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Seal Shooting in Bass's Straits

Date: 1881
Overall: 200 x 270 mm
Medium: Ink on paper
Credit Line: ANMM Collection Purchased with USA Bicentennial Gift funds
Object Name: Engraving
Object No: 00014699

User Terms

    This engraving featured in the Illustrated Australian News depicts seal hunting in Bass Strait. A sail boat carrying four men are approaching a group of seals along the rocky shoreline. Some of seals are shown disappearing into the water, their tails only visible.
    SignificanceThis engraving is representative of the lucrative sealing industry in Bass Strait in the 19th century, which drew hundreds of British and American ships to Australian waters causing conflict with locals over sealing rights.
    History"The island of Van Dieman, the south-west coast of New Holland, and the southern parts of New Zealand, produce seals of all kinds in quantities at present almost innumerable. Their stations on rocks or in bays have remain'd unmolested since the Creation. The beach is incumber'd with their quantities, and those who visit their haunts have less trouble in killing them than the servants of the victualling office have who kill hogs in a pen with mallets" Sir Joseph Banks, 1806.

    Sir Joseph Banks and the survivors of the SYDNEY COVE wreck in 1797 reported of large colonies of seals in the Bass Strait. In 1800, Govenor King permitted colonists to catch seals on Furneaux' Island, and by 1803 five of the leading merchants in Sydney - Robert Campbell, John Palmer, Henry Kable, James Underwood and Simeon Lord - were engaged in sealing.

    However it was not just colonial entrepreneurs who began sealing in Bass Strait - an influx of British and American sealers, and to a lesser extent Indian and Mauritian, came to Australia waters in the early 1800s. At this time, a ship load of seal skins could sell for £10,000 in England, and even more in China, and American ships were already regularly visiting Australian ports hunting whales.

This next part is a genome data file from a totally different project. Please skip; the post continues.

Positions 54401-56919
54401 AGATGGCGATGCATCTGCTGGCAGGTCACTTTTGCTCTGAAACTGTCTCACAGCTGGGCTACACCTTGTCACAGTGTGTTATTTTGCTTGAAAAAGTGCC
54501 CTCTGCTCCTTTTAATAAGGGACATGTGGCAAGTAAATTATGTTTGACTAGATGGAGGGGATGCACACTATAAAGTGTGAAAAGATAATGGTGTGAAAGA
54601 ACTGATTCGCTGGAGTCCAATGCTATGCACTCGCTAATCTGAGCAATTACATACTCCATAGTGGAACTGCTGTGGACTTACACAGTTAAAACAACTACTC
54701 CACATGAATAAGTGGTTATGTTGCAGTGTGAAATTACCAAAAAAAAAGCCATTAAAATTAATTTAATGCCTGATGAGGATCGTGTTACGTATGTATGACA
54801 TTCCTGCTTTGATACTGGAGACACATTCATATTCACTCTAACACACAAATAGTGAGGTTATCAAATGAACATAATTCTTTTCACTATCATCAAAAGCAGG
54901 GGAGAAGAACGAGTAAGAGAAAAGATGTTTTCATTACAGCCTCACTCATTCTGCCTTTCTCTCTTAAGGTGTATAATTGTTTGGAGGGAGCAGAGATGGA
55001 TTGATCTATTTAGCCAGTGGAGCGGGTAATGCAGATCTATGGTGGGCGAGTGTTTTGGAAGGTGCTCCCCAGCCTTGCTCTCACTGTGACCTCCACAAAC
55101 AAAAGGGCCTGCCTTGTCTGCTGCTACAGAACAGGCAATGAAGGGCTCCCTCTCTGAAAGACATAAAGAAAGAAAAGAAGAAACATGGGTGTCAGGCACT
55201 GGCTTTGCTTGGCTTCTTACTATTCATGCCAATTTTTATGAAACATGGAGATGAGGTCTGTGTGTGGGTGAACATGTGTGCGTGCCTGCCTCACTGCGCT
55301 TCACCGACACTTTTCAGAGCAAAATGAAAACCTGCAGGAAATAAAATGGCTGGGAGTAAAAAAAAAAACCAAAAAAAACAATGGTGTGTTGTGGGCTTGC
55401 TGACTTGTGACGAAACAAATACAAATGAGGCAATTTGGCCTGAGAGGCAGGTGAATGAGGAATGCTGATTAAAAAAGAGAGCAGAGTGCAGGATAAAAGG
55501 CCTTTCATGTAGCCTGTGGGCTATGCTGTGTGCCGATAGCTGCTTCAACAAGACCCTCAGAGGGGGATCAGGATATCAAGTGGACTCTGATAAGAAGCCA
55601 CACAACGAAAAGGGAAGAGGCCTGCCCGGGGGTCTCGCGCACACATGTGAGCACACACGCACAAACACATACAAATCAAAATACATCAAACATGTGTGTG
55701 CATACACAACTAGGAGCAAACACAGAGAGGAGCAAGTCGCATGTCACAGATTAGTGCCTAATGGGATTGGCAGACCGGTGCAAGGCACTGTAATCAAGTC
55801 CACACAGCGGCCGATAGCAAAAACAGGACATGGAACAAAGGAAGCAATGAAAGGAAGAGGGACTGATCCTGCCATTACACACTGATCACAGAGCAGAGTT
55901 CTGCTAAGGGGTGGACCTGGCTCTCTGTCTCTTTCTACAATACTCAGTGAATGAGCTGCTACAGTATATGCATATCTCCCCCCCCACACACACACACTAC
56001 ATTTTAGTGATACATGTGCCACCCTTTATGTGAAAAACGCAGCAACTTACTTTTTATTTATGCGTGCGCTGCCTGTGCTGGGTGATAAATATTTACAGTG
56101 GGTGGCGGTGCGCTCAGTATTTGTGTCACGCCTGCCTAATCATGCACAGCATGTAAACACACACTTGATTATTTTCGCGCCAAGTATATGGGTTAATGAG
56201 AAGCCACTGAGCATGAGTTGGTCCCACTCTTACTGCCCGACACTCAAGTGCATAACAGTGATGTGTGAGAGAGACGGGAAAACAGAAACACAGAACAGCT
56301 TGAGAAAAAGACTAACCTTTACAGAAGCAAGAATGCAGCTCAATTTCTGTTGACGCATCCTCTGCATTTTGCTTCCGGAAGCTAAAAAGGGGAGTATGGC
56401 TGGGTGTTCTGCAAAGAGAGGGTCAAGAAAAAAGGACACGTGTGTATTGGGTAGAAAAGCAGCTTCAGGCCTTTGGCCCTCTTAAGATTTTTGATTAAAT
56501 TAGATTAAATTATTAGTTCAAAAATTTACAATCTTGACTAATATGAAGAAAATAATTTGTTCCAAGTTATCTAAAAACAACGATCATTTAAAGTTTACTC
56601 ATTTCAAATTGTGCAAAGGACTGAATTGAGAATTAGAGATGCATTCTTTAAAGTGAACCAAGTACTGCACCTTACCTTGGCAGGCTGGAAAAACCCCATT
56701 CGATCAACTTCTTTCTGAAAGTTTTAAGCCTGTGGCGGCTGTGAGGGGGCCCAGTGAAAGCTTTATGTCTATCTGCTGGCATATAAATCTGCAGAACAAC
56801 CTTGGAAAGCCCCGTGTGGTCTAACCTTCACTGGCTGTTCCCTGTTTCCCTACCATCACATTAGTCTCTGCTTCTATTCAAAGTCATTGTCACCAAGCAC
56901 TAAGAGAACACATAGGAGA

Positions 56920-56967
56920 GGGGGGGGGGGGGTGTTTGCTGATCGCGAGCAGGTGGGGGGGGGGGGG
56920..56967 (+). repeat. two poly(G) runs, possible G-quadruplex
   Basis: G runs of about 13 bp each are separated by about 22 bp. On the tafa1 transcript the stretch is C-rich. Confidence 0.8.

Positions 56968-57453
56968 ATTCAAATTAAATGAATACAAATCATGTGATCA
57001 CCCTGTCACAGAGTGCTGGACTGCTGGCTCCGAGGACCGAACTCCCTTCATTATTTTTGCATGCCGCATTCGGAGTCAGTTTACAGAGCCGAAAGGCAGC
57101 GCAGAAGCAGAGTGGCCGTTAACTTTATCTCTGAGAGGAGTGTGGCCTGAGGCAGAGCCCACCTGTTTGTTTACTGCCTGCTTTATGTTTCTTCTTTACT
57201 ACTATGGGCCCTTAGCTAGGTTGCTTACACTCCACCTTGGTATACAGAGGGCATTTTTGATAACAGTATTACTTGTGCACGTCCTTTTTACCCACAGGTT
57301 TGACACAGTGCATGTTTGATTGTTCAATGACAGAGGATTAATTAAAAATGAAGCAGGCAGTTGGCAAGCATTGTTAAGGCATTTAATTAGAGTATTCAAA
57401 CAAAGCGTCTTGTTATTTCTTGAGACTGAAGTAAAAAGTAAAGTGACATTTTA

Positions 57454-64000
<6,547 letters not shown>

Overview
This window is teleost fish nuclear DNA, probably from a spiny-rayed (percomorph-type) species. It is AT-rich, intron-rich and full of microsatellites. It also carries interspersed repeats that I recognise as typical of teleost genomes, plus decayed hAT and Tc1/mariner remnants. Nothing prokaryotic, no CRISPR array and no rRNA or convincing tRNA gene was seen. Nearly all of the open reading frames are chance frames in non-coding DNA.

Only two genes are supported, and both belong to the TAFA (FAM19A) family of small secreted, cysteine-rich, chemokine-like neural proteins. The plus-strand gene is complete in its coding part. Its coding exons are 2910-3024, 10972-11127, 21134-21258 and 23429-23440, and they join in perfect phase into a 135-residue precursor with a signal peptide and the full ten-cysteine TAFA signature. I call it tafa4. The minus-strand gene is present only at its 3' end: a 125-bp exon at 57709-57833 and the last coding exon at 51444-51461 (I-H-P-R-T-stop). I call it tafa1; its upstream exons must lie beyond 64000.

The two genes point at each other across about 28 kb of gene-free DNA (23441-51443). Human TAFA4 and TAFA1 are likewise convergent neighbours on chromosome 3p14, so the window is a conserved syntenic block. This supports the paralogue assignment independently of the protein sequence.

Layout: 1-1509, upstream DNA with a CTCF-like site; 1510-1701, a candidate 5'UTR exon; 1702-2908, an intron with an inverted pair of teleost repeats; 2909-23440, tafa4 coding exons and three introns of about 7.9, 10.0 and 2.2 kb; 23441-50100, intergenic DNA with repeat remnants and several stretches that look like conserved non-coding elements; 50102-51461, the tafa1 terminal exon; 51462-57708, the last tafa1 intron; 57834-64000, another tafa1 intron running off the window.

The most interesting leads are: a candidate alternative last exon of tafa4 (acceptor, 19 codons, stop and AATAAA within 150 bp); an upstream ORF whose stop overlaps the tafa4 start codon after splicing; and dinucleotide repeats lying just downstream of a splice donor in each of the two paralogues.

After a clash between Australian and American sealers in 1803, and rising concerns of the international competition, Governor King forbade American ship building in Bass Strait in May 1804. In August, King ordered that Sydney was not to be a depot for foreign sealers, and that no foreign vessels were to be given clearance for sealing. Despite the regulations, American sealers continued to operate in Bass Strait, ignoring the instructions of local sealers to move on. By 1807, the lucrative and relatively unregulated industry had attracted around 200 sealers in Bass Strait alone.

    Sealers lived on the offshore islands of Furneaux and Kent, as well as the rocky and remote outcrops of the mainland - their camps lasting for as long as the seals did. The abundance of seals at breeding colonies along the coast ensured the animals were easy to hunt, and once numbers dwindled, the sealers moved on to the next colony. By 1810, the number of seals in Bass Strait had drastically decreased, and many sealers moved on to the southern islands of New Zealand. Sealing in Bass Strait continued slowly until 1832 when it was simply no longer profitable, and ceased.

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